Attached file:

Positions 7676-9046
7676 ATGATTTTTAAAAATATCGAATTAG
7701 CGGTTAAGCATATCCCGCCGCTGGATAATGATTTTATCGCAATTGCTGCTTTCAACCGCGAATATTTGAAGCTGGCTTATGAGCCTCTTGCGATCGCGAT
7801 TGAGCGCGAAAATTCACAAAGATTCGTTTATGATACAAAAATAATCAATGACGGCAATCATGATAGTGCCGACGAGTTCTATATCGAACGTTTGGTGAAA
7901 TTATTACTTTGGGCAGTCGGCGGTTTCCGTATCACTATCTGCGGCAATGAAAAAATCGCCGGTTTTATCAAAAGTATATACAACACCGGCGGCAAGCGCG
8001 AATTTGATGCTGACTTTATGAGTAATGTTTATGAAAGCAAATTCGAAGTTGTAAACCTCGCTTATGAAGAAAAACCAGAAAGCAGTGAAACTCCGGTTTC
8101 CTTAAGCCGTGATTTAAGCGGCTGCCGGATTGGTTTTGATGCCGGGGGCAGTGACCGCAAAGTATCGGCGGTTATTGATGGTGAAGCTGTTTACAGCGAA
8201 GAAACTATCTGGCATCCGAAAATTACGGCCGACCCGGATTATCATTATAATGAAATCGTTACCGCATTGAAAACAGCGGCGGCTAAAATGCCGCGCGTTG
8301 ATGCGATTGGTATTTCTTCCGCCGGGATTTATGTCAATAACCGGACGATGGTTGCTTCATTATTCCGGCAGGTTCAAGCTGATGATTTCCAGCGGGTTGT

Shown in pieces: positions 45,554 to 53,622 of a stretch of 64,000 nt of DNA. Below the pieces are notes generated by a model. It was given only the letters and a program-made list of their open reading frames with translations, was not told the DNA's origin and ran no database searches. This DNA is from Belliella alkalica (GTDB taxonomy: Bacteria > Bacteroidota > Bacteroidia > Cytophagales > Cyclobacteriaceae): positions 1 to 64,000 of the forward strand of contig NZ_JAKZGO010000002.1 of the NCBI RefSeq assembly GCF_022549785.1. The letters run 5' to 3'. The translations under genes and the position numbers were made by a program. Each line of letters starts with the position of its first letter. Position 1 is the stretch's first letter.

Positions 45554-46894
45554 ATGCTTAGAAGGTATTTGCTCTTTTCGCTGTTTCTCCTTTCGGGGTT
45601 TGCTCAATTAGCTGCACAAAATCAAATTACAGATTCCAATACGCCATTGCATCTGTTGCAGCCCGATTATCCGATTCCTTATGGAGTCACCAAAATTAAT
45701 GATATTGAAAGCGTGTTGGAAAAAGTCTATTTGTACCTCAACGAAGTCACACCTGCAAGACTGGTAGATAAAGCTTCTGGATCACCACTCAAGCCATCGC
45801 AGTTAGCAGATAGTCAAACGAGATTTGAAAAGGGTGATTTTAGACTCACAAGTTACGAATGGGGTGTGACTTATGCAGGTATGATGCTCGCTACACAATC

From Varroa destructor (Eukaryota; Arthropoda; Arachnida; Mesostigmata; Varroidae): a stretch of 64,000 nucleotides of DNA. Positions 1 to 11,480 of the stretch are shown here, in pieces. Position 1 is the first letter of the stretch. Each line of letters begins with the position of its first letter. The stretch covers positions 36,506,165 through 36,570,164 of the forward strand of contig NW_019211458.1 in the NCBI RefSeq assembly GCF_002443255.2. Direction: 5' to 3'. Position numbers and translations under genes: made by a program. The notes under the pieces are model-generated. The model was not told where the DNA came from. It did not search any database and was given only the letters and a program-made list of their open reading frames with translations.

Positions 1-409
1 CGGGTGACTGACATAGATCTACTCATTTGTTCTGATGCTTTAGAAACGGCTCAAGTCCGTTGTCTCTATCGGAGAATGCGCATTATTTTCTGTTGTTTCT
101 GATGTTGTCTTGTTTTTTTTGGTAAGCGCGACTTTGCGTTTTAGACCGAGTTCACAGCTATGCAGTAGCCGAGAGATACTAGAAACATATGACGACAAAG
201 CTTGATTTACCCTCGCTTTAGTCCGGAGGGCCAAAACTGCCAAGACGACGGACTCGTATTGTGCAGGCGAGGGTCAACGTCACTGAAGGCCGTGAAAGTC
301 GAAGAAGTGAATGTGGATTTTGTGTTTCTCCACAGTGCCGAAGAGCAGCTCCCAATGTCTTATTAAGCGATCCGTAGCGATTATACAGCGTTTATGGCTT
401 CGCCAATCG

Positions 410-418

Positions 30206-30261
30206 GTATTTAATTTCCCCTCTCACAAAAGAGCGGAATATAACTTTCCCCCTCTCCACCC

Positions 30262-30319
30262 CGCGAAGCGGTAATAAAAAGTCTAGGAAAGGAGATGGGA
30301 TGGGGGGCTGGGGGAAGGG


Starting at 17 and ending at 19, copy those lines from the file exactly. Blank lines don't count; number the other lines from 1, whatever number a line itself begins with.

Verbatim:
Positions 1-409
1 CGGGTGACTGACATAGATCTACTCATTTGTTCTGATGCTTTAGAAACGGCTCAAGTCCGTTGTCTCTATCGGAGAATGCGCATTATTTTCTGTTGTTTCT
101 GATGTTGTCTTGTTTTTTTTGGTAAGCGCGACTTTGCGTTTTAGACCGAGTTCACAGCTATGCAGTAGCCGAGAGATACTAGAAACATATGACGACAAAG